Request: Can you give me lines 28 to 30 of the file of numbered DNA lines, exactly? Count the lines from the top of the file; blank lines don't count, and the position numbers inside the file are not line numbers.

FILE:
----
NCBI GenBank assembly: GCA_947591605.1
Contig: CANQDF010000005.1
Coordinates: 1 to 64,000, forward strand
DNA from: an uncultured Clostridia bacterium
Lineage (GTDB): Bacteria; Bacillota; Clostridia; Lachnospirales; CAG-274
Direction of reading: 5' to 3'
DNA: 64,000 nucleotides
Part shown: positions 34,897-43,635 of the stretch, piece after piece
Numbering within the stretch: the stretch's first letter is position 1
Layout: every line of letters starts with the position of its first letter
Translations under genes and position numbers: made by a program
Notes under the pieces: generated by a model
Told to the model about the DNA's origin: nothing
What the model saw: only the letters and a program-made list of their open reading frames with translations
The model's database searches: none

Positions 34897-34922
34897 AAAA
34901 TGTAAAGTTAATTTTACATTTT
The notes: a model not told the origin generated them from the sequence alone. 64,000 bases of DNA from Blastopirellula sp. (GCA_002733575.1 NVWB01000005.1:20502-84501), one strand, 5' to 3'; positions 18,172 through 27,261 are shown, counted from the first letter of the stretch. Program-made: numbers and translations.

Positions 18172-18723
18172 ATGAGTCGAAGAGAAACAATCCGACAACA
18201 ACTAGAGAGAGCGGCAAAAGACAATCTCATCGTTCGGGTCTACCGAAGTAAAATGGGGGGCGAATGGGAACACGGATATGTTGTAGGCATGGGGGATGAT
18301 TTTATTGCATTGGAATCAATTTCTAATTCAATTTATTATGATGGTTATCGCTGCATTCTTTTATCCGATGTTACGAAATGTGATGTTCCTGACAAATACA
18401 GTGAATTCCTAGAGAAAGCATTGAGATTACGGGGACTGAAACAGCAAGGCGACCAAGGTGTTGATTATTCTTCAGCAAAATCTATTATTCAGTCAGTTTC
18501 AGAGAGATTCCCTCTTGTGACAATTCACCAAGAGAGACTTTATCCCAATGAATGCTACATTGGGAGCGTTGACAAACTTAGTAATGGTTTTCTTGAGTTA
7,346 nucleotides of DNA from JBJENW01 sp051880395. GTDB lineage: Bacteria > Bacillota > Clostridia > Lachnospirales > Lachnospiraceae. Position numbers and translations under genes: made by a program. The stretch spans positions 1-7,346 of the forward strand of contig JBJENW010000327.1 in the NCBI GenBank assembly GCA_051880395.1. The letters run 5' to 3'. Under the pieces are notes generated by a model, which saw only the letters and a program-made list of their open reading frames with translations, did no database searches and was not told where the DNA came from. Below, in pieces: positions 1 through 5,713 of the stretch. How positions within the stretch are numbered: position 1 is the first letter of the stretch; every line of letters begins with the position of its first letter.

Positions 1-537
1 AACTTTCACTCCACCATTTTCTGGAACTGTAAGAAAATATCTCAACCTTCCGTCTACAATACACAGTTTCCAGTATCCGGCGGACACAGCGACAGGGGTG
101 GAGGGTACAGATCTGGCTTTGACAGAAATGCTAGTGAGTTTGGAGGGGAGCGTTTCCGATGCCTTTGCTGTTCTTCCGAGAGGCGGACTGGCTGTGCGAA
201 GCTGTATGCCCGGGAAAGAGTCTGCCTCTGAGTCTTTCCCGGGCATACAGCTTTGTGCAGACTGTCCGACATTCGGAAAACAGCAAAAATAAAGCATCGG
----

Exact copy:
1 AACTTTCACTCCACCATTTTCTGGAACTGTAAGAAAATATCTCAACCTTCCGTCTACAATACACAGTTTCCAGTATCCGGCGGACACAGCGACAGGGGTG
101 GAGGGTACAGATCTGGCTTTGACAGAAATGCTAGTGAGTTTGGAGGGGAGCGTTTCCGATGCCTTTGCTGTTCTTCCGAGAGGCGGACTGGCTGTGCGAA
201 GCTGTATGCCCGGGAAAGAGTCTGCCTCTGAGTCTTTCCCGGGCATACAGCTTTGTGCAGACTGTCCGACATTCGGAAAACAGCAAAAATAAAGCATCGG